“I enjoyed sports and I was always competitive and aggressive and so sports sort of just took over. But there was always this side of me even by high school where I was like ‘Yeah, but theater is dope. It’s cool. It’s different,’” he insisted. “So it was always there. I think the two competed. I think the artist bug and athletic bug competed at the same time, but I think the artist bug won out in terms of at least putting food on the table.”
At Negril, during his conversation with filmmaker Anthony T. Rose, host of the Real to Reel film series, Hardwick shared that his Hollywood success story has been one of struggle. Prior to finding stardom with “Power,” Hardwick flirted with it in the TNT series “Saved” and “Dark Blue,” as Janet Jackson’s husband in Tyler Perry’s film adaptation of Ntozake Shange’s Broadway choreopoem “For Colored Girls,” as Derek in Ava DuVernay’s award-winning Sundance film “Middle of Nowhere” and as the unfaithful husband Andre Daniels on BET’s “Being Mary Jane.”
“Ghost opened up a lot of avenues for me,” he acknowledged back at the W Atlanta Downtown. And being able to boost up others like him who want to be in the industry is chief among them.
“I’m real big on allowing the opportunity for folks that want to be behind the camera, that want to be in front of the camera, that want to push the pen in terms of writing the story that we tell on camera. I’m extremely big on allowing them the landscape, the platform, the vehicle to get those stories out,” he said at Negril, explaining why he joined Gentleman Jack’s Real to Reel initiative.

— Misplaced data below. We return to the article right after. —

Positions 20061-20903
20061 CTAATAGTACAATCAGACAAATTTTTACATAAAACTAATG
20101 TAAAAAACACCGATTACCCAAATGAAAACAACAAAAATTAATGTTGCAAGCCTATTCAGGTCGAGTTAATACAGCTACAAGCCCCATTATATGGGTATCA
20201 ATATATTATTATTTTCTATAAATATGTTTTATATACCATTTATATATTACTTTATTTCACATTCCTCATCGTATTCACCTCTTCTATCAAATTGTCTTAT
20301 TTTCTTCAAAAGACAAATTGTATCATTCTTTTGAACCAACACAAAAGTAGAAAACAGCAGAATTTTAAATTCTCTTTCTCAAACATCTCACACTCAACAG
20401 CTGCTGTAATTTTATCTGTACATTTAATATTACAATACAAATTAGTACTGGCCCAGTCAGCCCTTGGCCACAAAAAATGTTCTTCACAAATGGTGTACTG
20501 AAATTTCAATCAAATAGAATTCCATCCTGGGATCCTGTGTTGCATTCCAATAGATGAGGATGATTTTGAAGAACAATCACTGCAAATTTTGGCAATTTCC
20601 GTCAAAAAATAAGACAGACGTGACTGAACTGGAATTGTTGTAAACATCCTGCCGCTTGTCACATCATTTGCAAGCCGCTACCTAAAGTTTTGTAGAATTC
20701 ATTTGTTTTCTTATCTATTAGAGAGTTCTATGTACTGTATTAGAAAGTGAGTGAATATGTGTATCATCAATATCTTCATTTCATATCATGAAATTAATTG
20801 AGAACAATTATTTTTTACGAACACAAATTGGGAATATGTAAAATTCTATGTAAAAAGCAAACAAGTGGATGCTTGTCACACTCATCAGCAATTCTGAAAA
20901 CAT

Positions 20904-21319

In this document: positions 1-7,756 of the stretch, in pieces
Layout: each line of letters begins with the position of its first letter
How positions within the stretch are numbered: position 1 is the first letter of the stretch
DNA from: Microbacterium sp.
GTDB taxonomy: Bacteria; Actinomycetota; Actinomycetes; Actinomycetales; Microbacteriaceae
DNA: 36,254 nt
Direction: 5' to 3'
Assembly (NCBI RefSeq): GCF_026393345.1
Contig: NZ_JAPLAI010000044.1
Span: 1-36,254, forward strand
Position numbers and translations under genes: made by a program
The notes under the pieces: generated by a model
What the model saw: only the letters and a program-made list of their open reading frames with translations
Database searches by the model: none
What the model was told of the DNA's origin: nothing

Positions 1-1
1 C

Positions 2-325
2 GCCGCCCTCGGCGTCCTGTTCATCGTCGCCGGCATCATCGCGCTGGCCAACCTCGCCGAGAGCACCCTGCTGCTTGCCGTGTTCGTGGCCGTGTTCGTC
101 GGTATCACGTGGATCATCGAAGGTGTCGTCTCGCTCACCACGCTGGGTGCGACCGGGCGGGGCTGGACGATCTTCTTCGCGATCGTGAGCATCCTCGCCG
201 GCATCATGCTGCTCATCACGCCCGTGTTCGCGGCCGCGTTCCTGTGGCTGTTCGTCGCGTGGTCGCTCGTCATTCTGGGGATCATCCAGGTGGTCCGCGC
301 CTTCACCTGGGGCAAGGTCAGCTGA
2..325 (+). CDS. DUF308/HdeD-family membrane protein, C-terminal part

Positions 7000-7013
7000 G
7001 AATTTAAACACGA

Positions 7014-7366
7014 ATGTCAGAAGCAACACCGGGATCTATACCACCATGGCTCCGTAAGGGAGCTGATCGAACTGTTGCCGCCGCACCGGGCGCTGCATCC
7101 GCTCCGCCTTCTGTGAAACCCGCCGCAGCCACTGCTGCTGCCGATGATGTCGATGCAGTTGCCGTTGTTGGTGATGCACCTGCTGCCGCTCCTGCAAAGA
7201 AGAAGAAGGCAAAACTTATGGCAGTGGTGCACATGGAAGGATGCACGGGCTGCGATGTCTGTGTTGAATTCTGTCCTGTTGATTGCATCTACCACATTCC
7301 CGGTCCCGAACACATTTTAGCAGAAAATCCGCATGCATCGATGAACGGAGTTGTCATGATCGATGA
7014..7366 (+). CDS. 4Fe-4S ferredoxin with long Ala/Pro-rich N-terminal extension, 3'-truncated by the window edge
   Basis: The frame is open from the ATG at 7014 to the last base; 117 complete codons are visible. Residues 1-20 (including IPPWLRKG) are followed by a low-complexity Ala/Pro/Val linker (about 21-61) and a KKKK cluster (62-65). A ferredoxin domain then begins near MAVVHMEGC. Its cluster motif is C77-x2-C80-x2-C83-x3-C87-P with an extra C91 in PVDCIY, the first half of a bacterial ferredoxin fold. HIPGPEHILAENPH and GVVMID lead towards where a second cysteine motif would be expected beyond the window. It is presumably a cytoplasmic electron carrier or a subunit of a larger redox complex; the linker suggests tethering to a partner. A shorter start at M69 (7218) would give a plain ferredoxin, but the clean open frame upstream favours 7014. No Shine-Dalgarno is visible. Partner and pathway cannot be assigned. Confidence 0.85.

The Hollywood dream isn’t without its pitfalls, he warned. “Just because Hollywood has found its canals here and is making money off of us, you still got to go to the class of yourself to figure out how to make money off of it because (they) will use you all day and you won’t get nothing from it,” he cautioned. “So you got to really figure out who you are and where you are going before we can really talk about how to make an indelible mark within this industry. It’s a very fickle industry.”
Here’s a look at season 4 of “Power”:
When an aspiring actress asked him whether he turned down roles early in his career, he addressed Hollywood’s long history of stereotypical roles for black actors, touching on everything from the criticism Halle Berry received for her role in “Monster’s Ball” that resulted in her historic best actress Oscar win to the lack of choices many black actors before him faced.
“Stepin Fetchit. We talk about him but there were things he couldn’t say no to,” Hardwick schooled. “I would be remiss if I didn’t say we stood on the backs of many of those people so that I can say no.”
He also kept it real with her. “As a young black woman who doesn’t even have the opportunities that young black men have, your question is very poignant,” he told her. “You just have to be careful.”
In parting, Hardwick concluded that there was only one real way to deal with Hollywood: “Focus on the art and try to tell great stories.”